A quick flurry of eliminations followed, most notably Matt Riddle getting one over on Randy Orton and eating a post-pin RKO for his troubles. Braun Strowman found himself counted out after colliding with Keith Lee and eating a Claymore on the floor, while Ricochet rolled through a missed 630 Splash straight into End of Days from Baron Corbin. The King of the Ring regularly butted heads with his teammates, causing Ali’s elimination and pissing off Roman Reigns so much that the King ate a Spear and was pinned by Ciampa.
#RKOs ALL AROUND!#TheViper STRIKES as the eliminations come fast and furious in this battle between Team #WWERaw, Team #SmackDown, and Team #WWENXT at #SurvivorSeries! @RandyOrton pic.twitter.com/yve0jETZgy
— WWE (@WWE) November 25, 2019
Reigns and Rollins joined forces against Ciampa and Lee, teasing a Shield-style powerbomb to Ciampa that was interrupted by Lee. Ciampa almost put Rollins away with Project Ciampa, but then took a Superman Punch and a Curb Stomp to be eliminated from the match. Keith Lee fought valiantly, putting away Rollins with Ground Zero, but was ultimately bested by Reigns, who clinched the match for Team SmackDown, showing his respect for Lee after the bell.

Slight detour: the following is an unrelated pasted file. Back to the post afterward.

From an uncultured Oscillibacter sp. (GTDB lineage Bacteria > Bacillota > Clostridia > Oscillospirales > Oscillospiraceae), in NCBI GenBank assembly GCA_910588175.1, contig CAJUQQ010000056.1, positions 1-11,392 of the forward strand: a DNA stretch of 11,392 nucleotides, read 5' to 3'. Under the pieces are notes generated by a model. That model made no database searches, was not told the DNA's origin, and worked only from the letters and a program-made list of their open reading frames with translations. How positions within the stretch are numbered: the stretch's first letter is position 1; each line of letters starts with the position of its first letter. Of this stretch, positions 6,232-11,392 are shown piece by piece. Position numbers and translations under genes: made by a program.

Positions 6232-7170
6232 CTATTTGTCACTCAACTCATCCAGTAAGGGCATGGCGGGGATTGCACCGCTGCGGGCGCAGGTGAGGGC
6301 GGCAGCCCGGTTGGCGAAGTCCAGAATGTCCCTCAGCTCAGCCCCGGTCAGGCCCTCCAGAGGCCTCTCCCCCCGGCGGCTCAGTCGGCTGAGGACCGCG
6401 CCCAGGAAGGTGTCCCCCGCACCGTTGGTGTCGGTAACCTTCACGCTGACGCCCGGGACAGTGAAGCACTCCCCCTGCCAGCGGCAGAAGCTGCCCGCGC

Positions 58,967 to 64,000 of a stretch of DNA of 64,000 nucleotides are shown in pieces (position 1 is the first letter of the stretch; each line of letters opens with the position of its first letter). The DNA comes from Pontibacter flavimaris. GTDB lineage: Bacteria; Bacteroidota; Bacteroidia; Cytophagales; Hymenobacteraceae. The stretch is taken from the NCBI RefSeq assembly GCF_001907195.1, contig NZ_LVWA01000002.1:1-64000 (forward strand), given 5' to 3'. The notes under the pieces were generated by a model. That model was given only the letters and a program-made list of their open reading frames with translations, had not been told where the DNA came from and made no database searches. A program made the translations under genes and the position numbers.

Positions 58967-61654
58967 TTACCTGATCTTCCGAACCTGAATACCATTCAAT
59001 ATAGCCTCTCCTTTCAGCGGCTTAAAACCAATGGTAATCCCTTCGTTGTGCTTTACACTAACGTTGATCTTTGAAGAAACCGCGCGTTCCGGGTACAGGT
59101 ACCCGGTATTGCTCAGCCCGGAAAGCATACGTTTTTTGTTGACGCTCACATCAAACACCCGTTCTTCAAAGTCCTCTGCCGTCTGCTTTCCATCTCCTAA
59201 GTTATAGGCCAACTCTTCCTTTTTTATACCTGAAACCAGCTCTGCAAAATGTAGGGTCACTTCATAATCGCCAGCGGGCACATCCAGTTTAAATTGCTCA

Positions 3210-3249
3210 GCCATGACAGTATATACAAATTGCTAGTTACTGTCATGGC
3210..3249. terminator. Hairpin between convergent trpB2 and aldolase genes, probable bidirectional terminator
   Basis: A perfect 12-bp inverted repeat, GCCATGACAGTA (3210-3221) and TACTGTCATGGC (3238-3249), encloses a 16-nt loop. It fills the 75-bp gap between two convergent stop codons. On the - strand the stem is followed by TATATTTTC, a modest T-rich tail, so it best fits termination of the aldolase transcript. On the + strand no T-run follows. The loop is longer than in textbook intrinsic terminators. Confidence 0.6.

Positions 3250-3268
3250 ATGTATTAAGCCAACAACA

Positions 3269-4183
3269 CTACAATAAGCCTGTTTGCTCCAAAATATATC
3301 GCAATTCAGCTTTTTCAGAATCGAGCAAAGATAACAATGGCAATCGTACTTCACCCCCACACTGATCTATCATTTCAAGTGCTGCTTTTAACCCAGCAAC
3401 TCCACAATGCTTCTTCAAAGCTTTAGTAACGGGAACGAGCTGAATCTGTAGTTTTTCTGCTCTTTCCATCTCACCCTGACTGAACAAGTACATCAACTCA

This was a solid elimination contest, put together with a real sense of logic and showcasing the NXT talent as genuine stars. Lee and Ciampa, in particular, were allowed to look incredible against the company’s top talent. Unfortunately, what it lacked was a story. The moving parts of a Survivor Series match often allow multiple storylines to grow and develop, but that wasn’t really the case here and it’s easy to imagine that pretty much everything will be forgotten by the time the week’s TV episodes come around.
No Holds Barred: WWE Champion Brock Lesnar defeated Rey Mysterio via F-5
Mysterio wasted no time in grabbing his trusty lead pipe from under the ring, but Lesnar was able to evade the challenger and neutralise the threat posed by the weapon, tossing Mysterio under the bottom rope and to the floor. After a few minutes, Dominik Mysterio showed up and seemed poised to throw in the towel. Lesnar was having none of it and grabbed Dominik, allowing Rey to hit a low blow, which Dominik repeated. Mysterio went after Lesnar with the pipe and the father and son duo hit a double 619, followed by a pair of frog splashes. That wasn’t enough to keep Lesnar down, though, and he flattened Dominik before catching Rey into an F-5.